POLITICS

White House Official Who Listened To Trump Call Repeatedly Passed Concerns To Superior

Lt. Col. Alexander Vindman will tell lawmakers he didn't think it was "proper to demand that a foreign government investigate a U.S. citizen."

The top Ukraine expert on the National Security Council was so concerned about President Donald Trump’s demands that the country investigate former Vice President Joe Biden that he repeatedly reported his objections to a superior, he will tell lawmakers on Tuesday, according to a copy of his prepared remarks obtained by HuffPost.

Army Lt. Col. Alexander Vindman, a veteran of the Iraq War, plans to share his concerns when he speaks to lawmakers as part of House Democrats’ impeachment inquiry. Vindman is notably the first administration official to testify who listened in on the July 25 call between Trump and Ukrainian President Volodymyr Zelensky, which sparked a whistleblower complaint that set off the impeachment inquiry.

The New York Times was the first to report the details of the prepared remarks.

“I was concerned by the call,” Vindman, a Ukrainian American who is highly decorated, will say in his opening statement. “I did not think it was proper to demand that a foreign government investigate a U.S. citizen, and I was worried about the implications for the U.S. government’s support of Ukraine.”

The officer said he was troubled by Trump’s insistence that Ukraine open an investigation into Biden and his son Hunter, saying it would “likely be interpreted as a partisan play which would undoubtedly result in Ukraine losing the bipartisan support it has thus far maintained.” Hunter Biden served on the board of a Ukrainian energy company, Burisma, for five years, until earlier this year, but neither Biden has been accused of any official wrongdoing.

Vindman’s prepared remarks contradict the testimony of Gordon Sondland, the U.S. ambassador to the European Union, who spoke to House lawmakers earlier this month. The Army officer said during a meeting Sondland “emphasized the importance that Ukraine deliver the investigations into the 2016 election, the Bidens, and Burisma.” Vindman said he confronted Sondland at the time, saying such remarks were “inappropriate.”

But Sondland told lawmakers he could recall “no discussions with any State Department or White House official about Former Vice President Biden or his son, nor do I recall taking part in any effort to encourage an investigation into the Bidens.”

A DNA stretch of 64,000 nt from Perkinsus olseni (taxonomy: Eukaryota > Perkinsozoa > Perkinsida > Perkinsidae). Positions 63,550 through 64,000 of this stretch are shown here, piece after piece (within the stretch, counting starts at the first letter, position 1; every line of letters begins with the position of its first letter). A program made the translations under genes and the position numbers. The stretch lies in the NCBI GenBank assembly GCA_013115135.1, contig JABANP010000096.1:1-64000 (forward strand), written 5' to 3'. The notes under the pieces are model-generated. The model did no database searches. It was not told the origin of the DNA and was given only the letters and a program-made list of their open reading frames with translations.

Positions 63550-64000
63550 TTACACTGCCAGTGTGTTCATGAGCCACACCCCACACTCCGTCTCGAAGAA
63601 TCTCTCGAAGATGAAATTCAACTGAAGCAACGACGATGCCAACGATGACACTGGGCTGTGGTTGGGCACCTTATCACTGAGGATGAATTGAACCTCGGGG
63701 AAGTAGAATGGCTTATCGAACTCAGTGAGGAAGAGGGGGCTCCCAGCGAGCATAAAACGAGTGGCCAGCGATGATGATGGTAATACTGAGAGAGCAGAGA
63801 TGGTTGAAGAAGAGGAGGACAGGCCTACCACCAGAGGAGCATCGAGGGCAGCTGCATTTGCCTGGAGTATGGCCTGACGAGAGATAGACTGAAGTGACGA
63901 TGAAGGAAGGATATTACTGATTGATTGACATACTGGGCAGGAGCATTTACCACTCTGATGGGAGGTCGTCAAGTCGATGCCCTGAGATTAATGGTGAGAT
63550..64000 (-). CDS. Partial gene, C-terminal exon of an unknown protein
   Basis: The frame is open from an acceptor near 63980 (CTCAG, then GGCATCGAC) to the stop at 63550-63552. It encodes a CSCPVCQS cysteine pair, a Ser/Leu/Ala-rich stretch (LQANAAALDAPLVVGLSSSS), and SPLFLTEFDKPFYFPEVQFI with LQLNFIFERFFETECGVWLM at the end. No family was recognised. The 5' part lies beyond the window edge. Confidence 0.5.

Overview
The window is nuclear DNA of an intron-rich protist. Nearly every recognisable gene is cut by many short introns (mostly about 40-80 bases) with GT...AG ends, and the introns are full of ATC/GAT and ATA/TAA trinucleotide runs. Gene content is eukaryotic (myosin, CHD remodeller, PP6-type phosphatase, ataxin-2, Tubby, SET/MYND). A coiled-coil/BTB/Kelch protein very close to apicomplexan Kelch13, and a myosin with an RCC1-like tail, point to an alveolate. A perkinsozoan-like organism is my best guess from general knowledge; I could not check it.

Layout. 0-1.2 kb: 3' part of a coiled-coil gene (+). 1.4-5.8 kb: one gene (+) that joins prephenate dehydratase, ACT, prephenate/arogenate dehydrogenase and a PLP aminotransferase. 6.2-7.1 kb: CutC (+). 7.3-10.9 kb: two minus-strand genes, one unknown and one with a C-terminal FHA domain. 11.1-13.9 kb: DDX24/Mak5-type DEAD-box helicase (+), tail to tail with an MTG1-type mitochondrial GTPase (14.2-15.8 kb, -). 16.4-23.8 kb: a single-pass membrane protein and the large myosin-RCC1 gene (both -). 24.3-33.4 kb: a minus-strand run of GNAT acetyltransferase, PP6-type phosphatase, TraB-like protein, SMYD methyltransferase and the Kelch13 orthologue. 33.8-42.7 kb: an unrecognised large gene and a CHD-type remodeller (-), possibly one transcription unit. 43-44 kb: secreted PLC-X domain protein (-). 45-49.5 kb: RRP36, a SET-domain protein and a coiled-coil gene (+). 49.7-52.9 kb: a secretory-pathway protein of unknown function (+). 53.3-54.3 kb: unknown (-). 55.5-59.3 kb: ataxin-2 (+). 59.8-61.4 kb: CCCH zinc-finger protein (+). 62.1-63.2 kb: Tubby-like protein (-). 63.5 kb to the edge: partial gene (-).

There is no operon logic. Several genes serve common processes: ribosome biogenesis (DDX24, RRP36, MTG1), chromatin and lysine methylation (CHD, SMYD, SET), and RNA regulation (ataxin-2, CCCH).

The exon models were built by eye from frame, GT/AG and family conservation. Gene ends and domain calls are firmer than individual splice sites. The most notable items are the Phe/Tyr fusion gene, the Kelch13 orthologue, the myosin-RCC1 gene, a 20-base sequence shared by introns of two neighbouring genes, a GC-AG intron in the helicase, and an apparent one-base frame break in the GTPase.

The difference in testimony prompted some concern among lawmakers, and House Intelligence Committee member Rep. Joaquin Castro (D-Texas) said Monday evening he believed the ambassador committed “perjury.” 

Vindman will also tell lawmakers that he is not the whistleblower who filed the complaint and that he does not know who the person is.

“I did convey certain concerns internally to National Security officials in accordance with my decades of experience and training, sense of duty, and obligation to operate within the chain of command,” Vindman will say, according to the prepared remarks. “As an active duty military officer, the command structure is extremely important to me.”

Vindman reported to Fiona Hill, the White House’s former senior director for European and Russian affairs, when he first joined the National Security Council. Hill testified before lawmakers earlier this month as well, telling investigators that her own boss, former national security adviser John Bolton, was also deeply alarmed by Trump’s call with the Ukrainian president.

The lieutenant colonel said he never had direct contact with Trump.

Vindman’s testimony comes as House Democrats continue their whirlwind effort to investigate the president’s behavior and bat off Republican criticism of the effort. 

House Speaker Nancy Pelosi (D-Calif.) announced Monday that the chamber will vote on a resolution formalizing the impeachment inquiry on Thursday, saying that, though the vote wasn’t necessary, it would “eliminate any doubt as to whether the Trump Administration may withhold documents, prevent witness testimony, disregard duly authorized subpoenas, or continue obstructing the House of Representatives.”

The president and his Republican allies have been complaining for weeks about the transparency of the inquiry, which has largely been conducted during closed-door interviews. Dozens of GOP lawmakers sit on the panels that have heard from current and former administration officials, but they’ve lambasted the effort regardless, even storming a secure room to voice their discontent.

Pelosi had largely resisted calls for the vote, and it’s unclear what has changed. A district court also ruled last week that the House didn’t need to formally vote to enter an impeachment inquiry, although that ruling is being appealed by the Justice Department.

Trump has continued to rage against the inquiry, calling it a “witch hunt” and likening it to a “lynching” in a Twitter outburst. The White House has also tried to stymie officials from testifying. 

Vindman is expected to tell lawmakers Tuesday that he felt it was his duty to report his concerns.

“On many occasions I have been told I should express my views and share my concerns with my chain of command and proper authorities,” he will say, according to the draft remarks. “I believe that any good military officer should and would do the same.”

His prepared opening statement can be read here:

 

This article has been updated with remarks from Rep. Joaquin Castro.

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